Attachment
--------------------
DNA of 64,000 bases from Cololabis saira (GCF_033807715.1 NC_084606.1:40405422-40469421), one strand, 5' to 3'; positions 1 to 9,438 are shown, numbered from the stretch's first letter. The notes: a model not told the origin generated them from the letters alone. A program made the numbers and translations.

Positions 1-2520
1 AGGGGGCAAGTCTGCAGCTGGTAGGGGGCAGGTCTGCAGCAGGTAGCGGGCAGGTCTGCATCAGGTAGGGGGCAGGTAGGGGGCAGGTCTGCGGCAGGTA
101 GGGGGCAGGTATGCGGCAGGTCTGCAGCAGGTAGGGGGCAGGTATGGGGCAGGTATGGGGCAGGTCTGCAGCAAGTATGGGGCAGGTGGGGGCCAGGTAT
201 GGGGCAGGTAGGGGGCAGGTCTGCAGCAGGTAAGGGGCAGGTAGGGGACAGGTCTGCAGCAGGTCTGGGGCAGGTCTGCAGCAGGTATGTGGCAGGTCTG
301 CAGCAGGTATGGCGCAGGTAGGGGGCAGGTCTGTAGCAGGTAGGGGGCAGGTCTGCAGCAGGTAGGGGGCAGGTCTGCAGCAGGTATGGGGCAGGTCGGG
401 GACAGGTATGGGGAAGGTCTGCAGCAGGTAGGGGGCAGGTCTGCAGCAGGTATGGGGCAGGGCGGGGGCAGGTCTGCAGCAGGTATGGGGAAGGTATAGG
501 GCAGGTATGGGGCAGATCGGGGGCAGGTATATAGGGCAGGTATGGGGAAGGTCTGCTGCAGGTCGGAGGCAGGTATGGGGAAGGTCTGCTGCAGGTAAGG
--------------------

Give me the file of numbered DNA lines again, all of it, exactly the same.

DNA of 64,000 bases from Cololabis saira (GCF_033807715.1 NC_084606.1:40405422-40469421), one strand, 5' to 3'; positions 1 to 9,438 are shown, numbered from the stretch's first letter. The notes: a model not told the origin generated them from the letters alone. A program made the numbers and translations.

Positions 1-2520
1 AGGGGGCAAGTCTGCAGCTGGTAGGGGGCAGGTCTGCAGCAGGTAGCGGGCAGGTCTGCATCAGGTAGGGGGCAGGTAGGGGGCAGGTCTGCGGCAGGTA
101 GGGGGCAGGTATGCGGCAGGTCTGCAGCAGGTAGGGGGCAGGTATGGGGCAGGTATGGGGCAGGTCTGCAGCAAGTATGGGGCAGGTGGGGGCCAGGTAT
201 GGGGCAGGTAGGGGGCAGGTCTGCAGCAGGTAAGGGGCAGGTAGGGGACAGGTCTGCAGCAGGTCTGGGGCAGGTCTGCAGCAGGTATGTGGCAGGTCTG
301 CAGCAGGTATGGCGCAGGTAGGGGGCAGGTCTGTAGCAGGTAGGGGGCAGGTCTGCAGCAGGTAGGGGGCAGGTCTGCAGCAGGTATGGGGCAGGTCGGG
401 GACAGGTATGGGGAAGGTCTGCAGCAGGTAGGGGGCAGGTCTGCAGCAGGTATGGGGCAGGGCGGGGGCAGGTCTGCAGCAGGTATGGGGAAGGTATAGG
501 GCAGGTATGGGGCAGATCGGGGGCAGGTATATAGGGCAGGTATGGGGAAGGTCTGCTGCAGGTCGGAGGCAGGTATGGGGAAGGTCTGCTGCAGGTAAGG